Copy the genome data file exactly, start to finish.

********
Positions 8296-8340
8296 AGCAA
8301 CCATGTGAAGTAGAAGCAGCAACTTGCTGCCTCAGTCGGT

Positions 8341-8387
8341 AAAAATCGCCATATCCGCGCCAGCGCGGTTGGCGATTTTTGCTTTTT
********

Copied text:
Positions 8296-8340
8296 AGCAA
8301 CCATGTGAAGTAGAAGCAGCAACTTGCTGCCTCAGTCGGT

Positions 8341-8387
8341 AAAAATCGCCATATCCGCGCCAGCGCGGTTGGCGATTTTTGCTTTTT